NCAD - Introduction to Letterpress and Block Printing

I have been working as a graphic designer now for over 13 years. But there was this very small window of time at college when computers were not a daily feature nor was the access to incredibly expensive software. Photoshop! What was that? Quark Express sounded like some mode of transport and Indesign hadn't even been invented.

My first introduction in to proper graphic design was in my BTEC Foundation Art & Design course I attended straight out of school. Watercolour pencils, rulers and letrasets were the tools of the trade. It almost seems hard to believe that this was only 1998! I suddenly realised how bloody hard design was when this was all you had to work with....but you worked with it and did your 17 year old best. 

We ring in 1999, return to college after the holidays to find the addition of three Apple iMac G3's to our very limited computer lab. Great stuff...but between a minimum of 30 students anytime spent on these colourful bubbles would be extremely limited, evetually leading to parents being spent out trying to keep up with the ever changing progression of computers. Fast forward to 2017 and here I am sitting with my Macbook Pro on my lap, the world at my finger tips. 

Margins, fonts, paragraph spacing, leading, print, all there at the touch of a button....but something is missing? Ah yes...that feeling of make and do from the 90s art room!

When I look in to night classes, I always look for something that lets me "make and do" and will technically take me away from the day job. I sit at a laptop all day, and at the moment that is an IBM laptop, so not the prettiest computer in the world. Previously I have done Life Drawing classes in both college and gallery environments. I've loved the creation of my own images. Albeit, not the most amazing, but it makes you remember why you're a designer, why you went to art college; the love of being creative.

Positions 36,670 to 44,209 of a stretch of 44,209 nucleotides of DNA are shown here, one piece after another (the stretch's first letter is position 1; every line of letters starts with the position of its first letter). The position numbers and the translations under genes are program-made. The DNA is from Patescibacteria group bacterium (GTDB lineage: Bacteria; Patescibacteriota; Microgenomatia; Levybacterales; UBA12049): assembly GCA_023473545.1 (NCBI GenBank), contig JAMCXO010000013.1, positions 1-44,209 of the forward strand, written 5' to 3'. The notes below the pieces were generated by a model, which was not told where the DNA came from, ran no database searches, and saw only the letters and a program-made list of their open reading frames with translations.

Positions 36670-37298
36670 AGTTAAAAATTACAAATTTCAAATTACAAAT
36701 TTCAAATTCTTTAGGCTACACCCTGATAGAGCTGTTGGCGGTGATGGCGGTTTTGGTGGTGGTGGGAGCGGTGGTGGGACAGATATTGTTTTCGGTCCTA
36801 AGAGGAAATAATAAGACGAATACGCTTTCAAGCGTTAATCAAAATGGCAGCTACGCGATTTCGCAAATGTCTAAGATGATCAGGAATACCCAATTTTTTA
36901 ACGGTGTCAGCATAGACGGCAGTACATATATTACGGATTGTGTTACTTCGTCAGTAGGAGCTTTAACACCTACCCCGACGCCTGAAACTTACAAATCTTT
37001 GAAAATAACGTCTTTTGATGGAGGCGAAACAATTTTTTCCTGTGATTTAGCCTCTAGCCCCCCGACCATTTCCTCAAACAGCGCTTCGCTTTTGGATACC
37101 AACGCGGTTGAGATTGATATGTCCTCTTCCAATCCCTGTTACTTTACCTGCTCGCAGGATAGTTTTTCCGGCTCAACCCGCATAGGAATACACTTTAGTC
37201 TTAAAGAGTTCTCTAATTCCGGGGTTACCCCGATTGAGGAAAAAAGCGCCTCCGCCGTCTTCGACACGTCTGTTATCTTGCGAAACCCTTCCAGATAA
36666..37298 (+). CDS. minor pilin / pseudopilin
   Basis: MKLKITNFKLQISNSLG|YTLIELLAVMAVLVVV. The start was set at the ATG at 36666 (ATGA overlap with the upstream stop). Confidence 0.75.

My latest venture in to the creative comes in the form of an eleven week introductory course in to Letterpress and Block printing in the National College of Art and Design here in Dublin. This is one of their non credit short courses which is an ideal length to introduce you to a new subject matter. What I liked about the sound of this course was that it was geared towards graphic designers but would take you through the incredible techniques of letterpress printing, the things the digital age now take for granted; type setting, locking up for print, registration, the use of multiple colours and lino cut to name but a few. The course is also held in the Distillers Press, the only working letterpress facility in third level education in Ireland and is taught by renowned designer and artist Mary Plunkett.

|  Project one and two  |

Our first two classes were spent with Mary going through the layout of the studio, the different presses they own, their collection of metal and wood type and lots of rules and words none of us knew! We would spend the first class setting up our first letterpress paragraph and very quickly realise that it will not spot your mistakes unless you do, and there was plenty in my section. It was a real eye opener in to how long it takes to do everything, even the most simple of tasks.

Week two saw us move over to wood type for the class. A much more elaborate and larger form that has a lot most graphic options. We were tasked with doing a simple group project where we created, set up and printed a statement poster in two colours. I really enjoyed this class as you realise that the expansion of wood type must of opened up a whole new world of options for typographers.

The forerunner of the block print in China was the wooden stamp. The image on these stamps was most often that of the Buddha, and was quite small. Provided with handles to facilitate their use, they were not unlike the modern rubber-stamps of today. In Europe, large letters used in printing were carved out of wood because large metal type had a tendency to develop uneven surfaces, or crack, as it cooled. With the expansion of the commercial printing industry in the first years of the 19th century in America, it was inevitable that someone would perfect a process for cheaply producing the large letters so in demand for broadsides. Wood was the logical material because of its lightness, availability, and known printing qualities (source

More projects to follow.